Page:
New Mainland China-Focused Bills Would Impact U.S. Investment, Reporting Requirements, Other Areas
10 May 2022
Senate and House lawmakers have recently introduced several bills that, if approved, may have a significant impact on mainland Chinese and Hong Kong companies. Of particular interest are four separate bills introduced by Sen. Rick Scott (Republican-Florida) aimed at holding mainland China accountable for its actions while affording enhanced protections to U.S. investors.
Prohibition on Securities Investment and NS-CMIC List Expansion
S. 4099 would prohibit the purchase or sale of any publicly traded securities, or any publicly traded securities that are derivative of such securities or are designed to provide investment exposure to such securities, issued by any person determined (i) to operate or have operated in mainland China’s defence and related materiel sector or its surveillance technology sector, or (ii) to own or control, or to be owned or controlled, directly or indirectly, by a person described in point (i). The legislation would also expand the Non-Specially Designated Nationals Chinese Military-Industrial Complex Companies (NS-CMIC) list administered by the Office of Foreign Assets Control to include (i) any entity engaged in supporting the mainland Chinese military-industrial complex; (ii) any entity owned or controlled by an entity described in point (i); (iii) any entity formed from a spin-off, merger or acquisition, or sale of a business unit involving an entity described in point (i) or that is otherwise a successor to such an entity; and (iv) any entity that provides financial services for an entity described in points (i) through (iii).
U.S. Portfolio Investments in Mainland China
S. 4051 would require the U.S. Treasury Department to submit to Congress on an annual basis a report on portfolio investments by U.S. persons in mainland China, including investment routed through a jurisdiction outside the United States. Sen. Scott indicated that this report would serve to assess U.S. financial exposure among certain sectors of the mainland Chinese economy that pose a significant risk.
Enhanced Reporting and Disclosure Requirements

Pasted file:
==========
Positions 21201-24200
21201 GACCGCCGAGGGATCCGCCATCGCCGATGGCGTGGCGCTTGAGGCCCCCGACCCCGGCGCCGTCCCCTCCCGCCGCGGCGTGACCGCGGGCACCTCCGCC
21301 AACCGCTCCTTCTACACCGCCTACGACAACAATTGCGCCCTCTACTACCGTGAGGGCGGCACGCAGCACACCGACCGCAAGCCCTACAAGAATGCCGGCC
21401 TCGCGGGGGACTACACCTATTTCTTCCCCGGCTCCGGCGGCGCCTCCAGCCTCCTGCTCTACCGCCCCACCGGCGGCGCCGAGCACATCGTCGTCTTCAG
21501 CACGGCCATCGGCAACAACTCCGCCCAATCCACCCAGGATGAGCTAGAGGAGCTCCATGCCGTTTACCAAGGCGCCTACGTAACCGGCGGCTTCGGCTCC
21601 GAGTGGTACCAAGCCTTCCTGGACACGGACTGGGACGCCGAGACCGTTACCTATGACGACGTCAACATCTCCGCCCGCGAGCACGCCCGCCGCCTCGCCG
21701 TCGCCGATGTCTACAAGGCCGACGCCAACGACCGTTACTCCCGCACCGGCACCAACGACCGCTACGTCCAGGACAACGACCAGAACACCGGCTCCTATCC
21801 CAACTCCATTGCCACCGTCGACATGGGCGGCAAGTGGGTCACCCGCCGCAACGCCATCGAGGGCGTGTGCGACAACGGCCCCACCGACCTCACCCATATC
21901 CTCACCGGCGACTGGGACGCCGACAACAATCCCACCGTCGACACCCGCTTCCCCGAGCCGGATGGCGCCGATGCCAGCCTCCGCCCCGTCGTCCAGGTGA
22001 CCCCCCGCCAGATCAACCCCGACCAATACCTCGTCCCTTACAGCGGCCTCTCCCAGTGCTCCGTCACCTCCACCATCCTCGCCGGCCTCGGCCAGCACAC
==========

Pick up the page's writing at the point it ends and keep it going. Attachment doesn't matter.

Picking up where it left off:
S. 4095 would require the U.S. Securities and Exchange Commission to require reporting of (i) sourcing and due diligence activities of companies involving supply chains of imported products that are directly linked to products utilising forced labour from Xinjiang, (ii) transactions with companies that have been placed on the Entity List or designated as Chinese military-industrial complex companies, and (iii) with respect to publicly traded U.S. companies with facilities in mainland China, whether there is a Chinese Community Party committee in the operations of the company and a summary of the actions and corporate decisions in which any such committee may have participated.
S. 3926, meanwhile, would amend the Securities Exchange Act of 1934 to require the SEC to implement specific disclosure requirements for mainland China-based companies seeking access into U.S.-based exchanges through initial public offerings. Those disclosures would include whether the mainland Chinese government has provided the issuer with any financial support as well as the conditions under which such support was provided, whether there are any committees of the Chinese Communist Party established within the issuer, and information on any officers or directors of the issuer with ties to the Chinese Community Party or the mainland Chinese government.
Also of potential interest in the Senate is S. 4101, introduced by Sen. Gary Peters (Democrat-Michigan) on 27 April, which would require the U.S. Department of Commerce to provide training and guidance relating to human rights abuses, including those perpetrated against the Uyghur population by the mainland Chinese government.
In the House, legislation introduced by Rep. Mark Green (Republican-Tennessee) on 26 April (H.R. 7579) would, among other things, provide 15 years of duty-free treatment to U.S. imports of goods and services made or produced in a Latin American or Caribbean country by a qualified corporation that has received assistance under this bill to relocate its operations from mainland China. Such companies could not be or become owned or controlled by the governments of mainland China or Russia. Revenues lost as a result of this duty-free treatment would be offset by tariffs on imports from mainland China.
This bill would also direct the Office of the U.S. Trade Representative to launch negotiations on trade agreements with Latin American or Caribbean countries not already party to free trade agreements with the U.S., provided that they (i) are taking steps to reduce illegal migration to the U.S., (ii) are taking steps to reduce their economic dependence on mainland China, and (iii) allow Taiwan to establish and maintain a commercial office in that country.
- North America
- Mainland China